The design brought theatrical lighting into urban context. With the employment of state-of-the-art lighting control system, the balance between traditional static architectural lighting and dynamic theatrical lighting has just enhanced the visual silence of Quadrant Arcade,” Yu explained, “The integration of light artworks was carefully managed in conjunction with the artist to form subtle attractions rather than overwhelming.
― Cehao Yu
A hidden gem in one of the world’s most famous shopping destinations, Quadrant Arcade was long hidden by one of Regent Street’s main columns. After a stunning restoration and the removal of the column, Londoners and visitors alike are finally giving the arcade the recognition that it deserves. The only arcade on Regent Street, Quadrant Arcade is Grade II listed by the Historic Buildings and Monuments Commission for England, meaning that it is “of special interest, warranting every effort to preserve [it].”
In collaboration with London-based architectural firm Barr Gazetas, Cehao Yu and Lee Barker-Field of AECOM oversaw the restoration’s lighting design. Yu and Barker-Field’s primary goal for the project was to highlight the historical features of the arcade with minimal architectural lighting. Additionally, the designers sought to kindle a feeling of welcoming to promote commercial use, as well as to use light to foster “intuitive visual navigation at night.”
Through contemporary architectural illumination, the designers brought some modernity to the arcade while staying true to its historical character. In the arcade, the warmth from the ambient lighting contrasts against the cool from the series of pendants above. These pendants were custom-made by artists at Jason Bruges Studio to match the rest of the arcade’s iconic historical forms and to not overwhelm the space.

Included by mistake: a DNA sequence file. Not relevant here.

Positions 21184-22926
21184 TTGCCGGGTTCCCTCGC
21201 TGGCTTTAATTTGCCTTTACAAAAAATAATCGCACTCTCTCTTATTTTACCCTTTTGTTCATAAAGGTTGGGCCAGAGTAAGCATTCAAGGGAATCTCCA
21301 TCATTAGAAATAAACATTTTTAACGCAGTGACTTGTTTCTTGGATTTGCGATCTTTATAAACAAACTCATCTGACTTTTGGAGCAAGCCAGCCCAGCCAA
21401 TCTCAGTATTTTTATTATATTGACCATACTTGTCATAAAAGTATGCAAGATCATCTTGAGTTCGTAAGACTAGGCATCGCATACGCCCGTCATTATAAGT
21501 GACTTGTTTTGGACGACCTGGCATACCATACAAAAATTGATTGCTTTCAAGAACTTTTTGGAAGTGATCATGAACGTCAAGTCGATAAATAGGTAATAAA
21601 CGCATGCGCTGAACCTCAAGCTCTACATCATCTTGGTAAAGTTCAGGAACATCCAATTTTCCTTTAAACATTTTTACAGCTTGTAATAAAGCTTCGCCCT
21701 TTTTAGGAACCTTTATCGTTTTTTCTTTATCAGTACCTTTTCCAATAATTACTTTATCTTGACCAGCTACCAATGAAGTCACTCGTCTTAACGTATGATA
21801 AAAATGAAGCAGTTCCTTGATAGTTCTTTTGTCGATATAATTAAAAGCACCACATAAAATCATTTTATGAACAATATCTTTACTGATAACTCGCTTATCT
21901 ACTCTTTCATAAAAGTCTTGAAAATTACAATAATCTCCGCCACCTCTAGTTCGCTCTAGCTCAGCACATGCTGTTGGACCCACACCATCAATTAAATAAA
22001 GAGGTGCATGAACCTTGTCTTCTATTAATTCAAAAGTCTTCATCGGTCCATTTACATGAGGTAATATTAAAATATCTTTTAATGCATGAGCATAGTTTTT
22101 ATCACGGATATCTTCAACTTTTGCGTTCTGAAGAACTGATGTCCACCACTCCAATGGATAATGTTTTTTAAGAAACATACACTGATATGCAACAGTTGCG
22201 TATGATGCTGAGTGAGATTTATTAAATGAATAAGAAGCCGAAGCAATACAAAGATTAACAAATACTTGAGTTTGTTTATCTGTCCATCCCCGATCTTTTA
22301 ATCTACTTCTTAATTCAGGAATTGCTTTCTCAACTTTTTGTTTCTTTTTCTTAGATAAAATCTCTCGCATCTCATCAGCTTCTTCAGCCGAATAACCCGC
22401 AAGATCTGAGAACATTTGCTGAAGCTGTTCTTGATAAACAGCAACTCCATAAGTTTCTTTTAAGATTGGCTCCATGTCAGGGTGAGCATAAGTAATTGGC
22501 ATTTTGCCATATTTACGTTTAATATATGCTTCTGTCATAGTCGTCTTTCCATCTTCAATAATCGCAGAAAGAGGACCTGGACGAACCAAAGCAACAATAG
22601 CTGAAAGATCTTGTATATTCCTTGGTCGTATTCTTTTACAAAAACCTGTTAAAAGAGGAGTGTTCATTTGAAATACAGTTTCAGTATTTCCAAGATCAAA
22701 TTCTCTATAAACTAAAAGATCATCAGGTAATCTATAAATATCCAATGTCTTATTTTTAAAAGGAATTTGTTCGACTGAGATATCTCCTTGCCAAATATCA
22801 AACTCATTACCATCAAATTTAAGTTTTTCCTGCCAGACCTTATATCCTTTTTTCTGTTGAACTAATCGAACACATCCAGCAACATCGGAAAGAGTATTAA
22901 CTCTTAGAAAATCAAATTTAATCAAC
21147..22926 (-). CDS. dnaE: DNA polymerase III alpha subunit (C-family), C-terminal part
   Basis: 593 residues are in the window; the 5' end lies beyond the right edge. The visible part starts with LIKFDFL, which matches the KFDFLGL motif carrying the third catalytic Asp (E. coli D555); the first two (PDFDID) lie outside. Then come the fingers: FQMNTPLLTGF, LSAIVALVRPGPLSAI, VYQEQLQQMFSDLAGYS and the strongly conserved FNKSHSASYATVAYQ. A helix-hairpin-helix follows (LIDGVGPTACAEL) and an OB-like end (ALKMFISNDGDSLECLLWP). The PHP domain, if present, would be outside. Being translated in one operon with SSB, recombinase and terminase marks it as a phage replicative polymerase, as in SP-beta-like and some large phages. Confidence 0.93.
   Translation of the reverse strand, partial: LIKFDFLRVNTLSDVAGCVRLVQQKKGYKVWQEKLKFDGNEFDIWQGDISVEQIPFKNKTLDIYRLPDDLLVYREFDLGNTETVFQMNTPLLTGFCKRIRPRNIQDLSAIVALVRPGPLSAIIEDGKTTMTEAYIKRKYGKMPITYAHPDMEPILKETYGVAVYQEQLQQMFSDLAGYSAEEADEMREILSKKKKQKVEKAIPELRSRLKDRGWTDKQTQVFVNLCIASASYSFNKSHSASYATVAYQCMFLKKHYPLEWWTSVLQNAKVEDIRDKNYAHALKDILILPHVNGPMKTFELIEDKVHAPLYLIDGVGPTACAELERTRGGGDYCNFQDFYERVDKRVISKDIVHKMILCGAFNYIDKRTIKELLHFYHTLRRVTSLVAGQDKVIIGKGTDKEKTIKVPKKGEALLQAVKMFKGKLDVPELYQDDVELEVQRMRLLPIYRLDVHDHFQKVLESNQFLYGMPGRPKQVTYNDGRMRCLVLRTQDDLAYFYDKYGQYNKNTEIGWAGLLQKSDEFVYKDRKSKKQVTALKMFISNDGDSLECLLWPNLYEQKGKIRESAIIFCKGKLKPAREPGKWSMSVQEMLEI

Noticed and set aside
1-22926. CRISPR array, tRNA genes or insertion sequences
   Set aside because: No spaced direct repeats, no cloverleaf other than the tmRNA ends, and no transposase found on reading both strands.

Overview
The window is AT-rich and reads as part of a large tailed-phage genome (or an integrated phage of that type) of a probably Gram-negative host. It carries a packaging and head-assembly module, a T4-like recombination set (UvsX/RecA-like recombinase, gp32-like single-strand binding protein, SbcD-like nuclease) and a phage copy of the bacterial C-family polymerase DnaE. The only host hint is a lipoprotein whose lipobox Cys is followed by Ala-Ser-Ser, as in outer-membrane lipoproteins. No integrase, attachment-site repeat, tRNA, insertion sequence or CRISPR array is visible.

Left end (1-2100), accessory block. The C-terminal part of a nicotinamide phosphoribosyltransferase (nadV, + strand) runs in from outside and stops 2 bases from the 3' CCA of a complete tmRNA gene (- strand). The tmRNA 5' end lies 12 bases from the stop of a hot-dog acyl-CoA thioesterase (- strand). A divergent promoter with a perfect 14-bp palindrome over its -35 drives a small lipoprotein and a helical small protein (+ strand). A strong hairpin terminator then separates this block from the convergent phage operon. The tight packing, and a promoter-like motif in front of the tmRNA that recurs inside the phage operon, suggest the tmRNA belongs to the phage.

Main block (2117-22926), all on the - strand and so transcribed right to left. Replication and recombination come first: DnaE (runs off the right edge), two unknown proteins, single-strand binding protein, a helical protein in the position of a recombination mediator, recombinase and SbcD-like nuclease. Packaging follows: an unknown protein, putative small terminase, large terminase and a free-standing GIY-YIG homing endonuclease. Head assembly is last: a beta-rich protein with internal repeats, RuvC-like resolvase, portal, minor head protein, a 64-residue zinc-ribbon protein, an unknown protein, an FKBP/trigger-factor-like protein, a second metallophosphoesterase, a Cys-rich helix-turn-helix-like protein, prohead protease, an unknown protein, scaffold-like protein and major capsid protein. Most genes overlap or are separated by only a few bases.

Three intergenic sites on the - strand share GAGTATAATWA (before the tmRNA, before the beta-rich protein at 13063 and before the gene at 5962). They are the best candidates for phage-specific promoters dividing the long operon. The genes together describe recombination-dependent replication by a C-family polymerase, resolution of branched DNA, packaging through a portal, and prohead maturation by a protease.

To enhance the allure of the arcade and captivate its visitors, Yu and Barker-Field hierarchically staged effects, disrupting uniformity in the light patterning. The interplay between the space’s architectural lighting and the pendants’ theatrical lighting, united under one intelligent control system, mirrors Regent Street’s buzzing energy.
Yu and BarkerField’s primary goal for the project was to highlight the historical features of the arcade with minimal architectural lighting.
The designers also made sure that the arcade invited shoppers in even as the sun begins to go down. As the day turns to night, the compositional dynamism of the lighting illuminates and energizes the arcade. At dusk, Quadrant Arcade’s elegance and grace continues to shine through, with concealed and carefully aimed lights highlighting its ornate details.
According to Yu, the biggest challenge of the project was “[revealing] the feature architectural details without exposing direct light sources, which would visually compete with the listed building and overwhelm the historic presentation.” In a further effort to preserve the historical integrity of the arcade, the designers recessed emergency lighting into the underside of the cornice “to limit visibility while meeting statutory norms.”
QUADRANT ARCADE REGENT STREET, LONDON
Grade II listed by the Historic Buildings and Monuments Commission for England
LIGHTING DESIGN: AECOM
Cehao, Yu, BArch, MSc, CEng, MCIBSE, MSLL
ARCHITECT: Barr Gazetas
Feature pendant: Jason Bruges Studios (Bespoke)
Emergency lighting: custom by Etap (Bespoke)
Inground lighting: Filix – Bespoke
Linear wall washer: Sagitario Lighting
Spotlight: Iguzzini (Woody)
Integrated signage lighting: LED Flex (Neon Flex)
Concealed linear strip: Sagitario Lighting
Photo Credit: Philip Vile
This article originally appeared in the February issue of designing lighting